An Earth-watching satellite has spotted the latest winter storm threatening to paralyze the southeastern United States.
A foreboding band of white clouds stretches from the Texas Gulf Coast to far beyond the eastern shores of the Carolinas in the new image captured at 1:15 p.m. EST (1815 UTC) on Feb. 11 by the National Oceanic and Atmospheric Administration's GOES-East satellite.
This large front is behind the rain, freezing rain, sleet and snow being dumped on the region, according to NASA. But the worst of the weather is yet to come.
The National Weather Service's Weather Prediction Center warned that the South could see a "paralyzing ice storm" this week.
The first blow of the storm has already been blamed for four traffic deaths in Texas, the Associated Press reported. But conditions are expected to worsen over the next 24 hours in the Southeast and winter storm warnings and watches have been issued for a large swath of the South and Mid-Atlantic region.
Weather officials said some residents in northern Alabama, Georgia and South Carolina could see up to 4 inches (10 centimeters) of snow (and perhaps even 8 inches, or 20 cm, in some areas). Heavier snow is expected over parts of the Mid-Atlantic Wednesday night before the storm barrels into southern New England by Thursday morning, NWS officials said.
The Weather Prediction Center also warned that thick ice could accumulate in parts of Georgia, which could down trees and power lines and create dangerous driving conditions.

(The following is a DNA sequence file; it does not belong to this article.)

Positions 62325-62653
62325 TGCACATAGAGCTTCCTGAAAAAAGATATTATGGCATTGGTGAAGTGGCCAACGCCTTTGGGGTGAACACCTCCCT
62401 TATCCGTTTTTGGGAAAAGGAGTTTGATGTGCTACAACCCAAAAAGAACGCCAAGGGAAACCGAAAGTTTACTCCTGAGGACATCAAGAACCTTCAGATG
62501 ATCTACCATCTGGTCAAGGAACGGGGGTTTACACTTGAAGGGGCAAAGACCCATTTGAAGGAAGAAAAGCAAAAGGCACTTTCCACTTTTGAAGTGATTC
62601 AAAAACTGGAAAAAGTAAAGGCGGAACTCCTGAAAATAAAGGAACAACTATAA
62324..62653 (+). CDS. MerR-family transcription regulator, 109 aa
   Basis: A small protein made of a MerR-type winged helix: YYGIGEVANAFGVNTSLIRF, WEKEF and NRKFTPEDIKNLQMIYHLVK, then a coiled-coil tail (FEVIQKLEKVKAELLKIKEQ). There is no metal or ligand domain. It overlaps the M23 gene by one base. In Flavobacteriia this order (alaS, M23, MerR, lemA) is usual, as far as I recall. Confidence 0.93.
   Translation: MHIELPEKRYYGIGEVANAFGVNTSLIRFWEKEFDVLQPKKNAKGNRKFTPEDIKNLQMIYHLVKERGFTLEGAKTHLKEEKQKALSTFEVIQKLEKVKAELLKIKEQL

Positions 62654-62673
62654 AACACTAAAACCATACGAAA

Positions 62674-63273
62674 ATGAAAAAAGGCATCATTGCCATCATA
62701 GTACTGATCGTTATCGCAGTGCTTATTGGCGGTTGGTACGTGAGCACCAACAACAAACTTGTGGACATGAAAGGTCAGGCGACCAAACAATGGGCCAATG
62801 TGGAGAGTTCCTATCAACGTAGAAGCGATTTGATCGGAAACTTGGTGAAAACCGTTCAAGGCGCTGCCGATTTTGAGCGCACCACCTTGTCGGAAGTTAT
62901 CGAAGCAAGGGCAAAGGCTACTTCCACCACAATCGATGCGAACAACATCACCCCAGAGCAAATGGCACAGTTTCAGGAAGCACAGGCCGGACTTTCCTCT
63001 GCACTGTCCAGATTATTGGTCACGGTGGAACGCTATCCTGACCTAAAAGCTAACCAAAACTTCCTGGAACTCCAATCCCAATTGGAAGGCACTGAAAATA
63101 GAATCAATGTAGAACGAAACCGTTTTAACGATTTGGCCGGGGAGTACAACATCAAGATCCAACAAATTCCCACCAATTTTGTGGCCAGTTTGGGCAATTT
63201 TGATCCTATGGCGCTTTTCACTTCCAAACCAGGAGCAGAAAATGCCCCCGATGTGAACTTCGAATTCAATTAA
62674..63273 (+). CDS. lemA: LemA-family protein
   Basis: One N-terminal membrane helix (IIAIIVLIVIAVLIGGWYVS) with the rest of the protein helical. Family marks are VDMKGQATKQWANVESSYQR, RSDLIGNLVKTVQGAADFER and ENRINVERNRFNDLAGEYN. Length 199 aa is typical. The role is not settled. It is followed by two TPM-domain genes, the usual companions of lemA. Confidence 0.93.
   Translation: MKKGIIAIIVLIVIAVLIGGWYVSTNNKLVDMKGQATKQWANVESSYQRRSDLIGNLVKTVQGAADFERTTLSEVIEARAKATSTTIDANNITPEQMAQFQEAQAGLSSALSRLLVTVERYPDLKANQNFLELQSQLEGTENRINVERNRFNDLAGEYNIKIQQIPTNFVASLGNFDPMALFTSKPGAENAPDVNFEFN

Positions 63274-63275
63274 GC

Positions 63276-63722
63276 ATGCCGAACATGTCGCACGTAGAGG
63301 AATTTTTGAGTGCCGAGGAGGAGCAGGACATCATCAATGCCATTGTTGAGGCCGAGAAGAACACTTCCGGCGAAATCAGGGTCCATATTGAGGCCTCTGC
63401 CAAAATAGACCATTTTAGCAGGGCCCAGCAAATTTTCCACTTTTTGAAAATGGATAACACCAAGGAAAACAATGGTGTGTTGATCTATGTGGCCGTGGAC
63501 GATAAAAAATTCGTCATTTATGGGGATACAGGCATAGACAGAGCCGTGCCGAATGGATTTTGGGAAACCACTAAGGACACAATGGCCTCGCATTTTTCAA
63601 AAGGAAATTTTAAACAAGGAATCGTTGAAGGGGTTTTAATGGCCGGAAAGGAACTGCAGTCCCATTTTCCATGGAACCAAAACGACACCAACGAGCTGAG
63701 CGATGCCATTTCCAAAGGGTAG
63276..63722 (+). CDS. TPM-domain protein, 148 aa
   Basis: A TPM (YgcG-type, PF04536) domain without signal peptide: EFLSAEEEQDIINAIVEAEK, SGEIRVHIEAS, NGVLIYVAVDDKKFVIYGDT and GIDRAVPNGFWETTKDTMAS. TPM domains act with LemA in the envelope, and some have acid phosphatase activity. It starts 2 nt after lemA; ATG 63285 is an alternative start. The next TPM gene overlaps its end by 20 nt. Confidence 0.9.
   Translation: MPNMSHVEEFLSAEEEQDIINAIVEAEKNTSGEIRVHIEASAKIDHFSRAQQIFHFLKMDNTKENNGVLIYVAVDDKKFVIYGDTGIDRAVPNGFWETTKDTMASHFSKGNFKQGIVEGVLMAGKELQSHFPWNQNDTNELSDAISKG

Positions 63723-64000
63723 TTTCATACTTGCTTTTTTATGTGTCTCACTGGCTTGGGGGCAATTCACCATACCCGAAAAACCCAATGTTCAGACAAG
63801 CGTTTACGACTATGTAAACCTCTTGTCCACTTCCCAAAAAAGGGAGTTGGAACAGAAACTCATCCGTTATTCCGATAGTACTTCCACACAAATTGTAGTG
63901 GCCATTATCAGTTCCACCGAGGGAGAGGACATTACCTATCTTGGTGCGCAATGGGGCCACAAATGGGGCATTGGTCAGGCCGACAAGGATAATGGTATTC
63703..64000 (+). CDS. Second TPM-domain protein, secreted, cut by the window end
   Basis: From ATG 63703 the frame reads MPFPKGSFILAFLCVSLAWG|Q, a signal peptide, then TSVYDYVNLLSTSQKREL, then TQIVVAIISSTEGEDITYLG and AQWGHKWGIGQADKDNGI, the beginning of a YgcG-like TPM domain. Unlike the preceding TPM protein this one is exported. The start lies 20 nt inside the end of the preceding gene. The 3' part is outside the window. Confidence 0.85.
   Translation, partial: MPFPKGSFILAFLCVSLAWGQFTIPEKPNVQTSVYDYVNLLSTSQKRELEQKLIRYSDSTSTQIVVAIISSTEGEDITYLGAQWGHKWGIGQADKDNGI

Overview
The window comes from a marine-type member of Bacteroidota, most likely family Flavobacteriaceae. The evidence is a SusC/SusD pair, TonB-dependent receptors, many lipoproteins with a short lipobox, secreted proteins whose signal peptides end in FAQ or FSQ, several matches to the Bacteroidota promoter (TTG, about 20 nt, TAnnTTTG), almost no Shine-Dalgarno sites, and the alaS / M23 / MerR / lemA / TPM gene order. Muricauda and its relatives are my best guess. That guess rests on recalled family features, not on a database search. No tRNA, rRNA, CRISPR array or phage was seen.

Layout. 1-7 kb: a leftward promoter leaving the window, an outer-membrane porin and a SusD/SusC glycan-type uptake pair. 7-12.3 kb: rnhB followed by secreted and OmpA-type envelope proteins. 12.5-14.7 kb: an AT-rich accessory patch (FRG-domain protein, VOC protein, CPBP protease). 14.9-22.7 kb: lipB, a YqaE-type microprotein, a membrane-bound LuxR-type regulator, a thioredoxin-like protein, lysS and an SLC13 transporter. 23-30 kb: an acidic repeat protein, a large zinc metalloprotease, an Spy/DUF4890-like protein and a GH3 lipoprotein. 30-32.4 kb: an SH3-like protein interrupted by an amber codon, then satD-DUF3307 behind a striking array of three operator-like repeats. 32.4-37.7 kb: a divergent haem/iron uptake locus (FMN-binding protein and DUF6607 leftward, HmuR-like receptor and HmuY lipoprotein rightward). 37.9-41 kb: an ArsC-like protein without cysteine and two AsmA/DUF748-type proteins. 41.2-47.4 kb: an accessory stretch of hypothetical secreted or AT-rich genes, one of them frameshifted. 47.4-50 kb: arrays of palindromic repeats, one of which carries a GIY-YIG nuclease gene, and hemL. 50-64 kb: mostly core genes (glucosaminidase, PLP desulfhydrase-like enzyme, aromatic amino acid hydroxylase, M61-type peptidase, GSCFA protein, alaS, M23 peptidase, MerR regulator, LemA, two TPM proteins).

The wintry weather comes just two weeks after two inches (5 cm) of snow and ice crippled the South and caused epic traffic jams in Atlanta that left residents stranded on the roads for hours.
As of Tuesday, Georgia Gov. Nathan Deal had declared a state of emergency for 89 of the state's 159 counties in anticipation of the next winter beating. South and North Carolina, Virginia and Maryland also all issued states of emergency in advance of the storm
The GOES-East satellite is in a geostationary orbit, which means it hovers over the same part of the globe all the time. The image from it shows the visible cloud and snow cover on the ground.
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Megan has been writing for Live Science and Space.com since 2012. Her interests range from archaeology to space exploration, and she has a bachelor's degree in English and art history from New York University. Megan spent two years as a reporter on the national desk at NewsCore. She has watched dinosaur auctions, witnessed rocket launches, licked ancient pottery sherds in Cyprus and flown in zero gravity on a Zero Gravity Corp. to follow students sparking weightless fires for science. Follow her on Twitter for her latest project.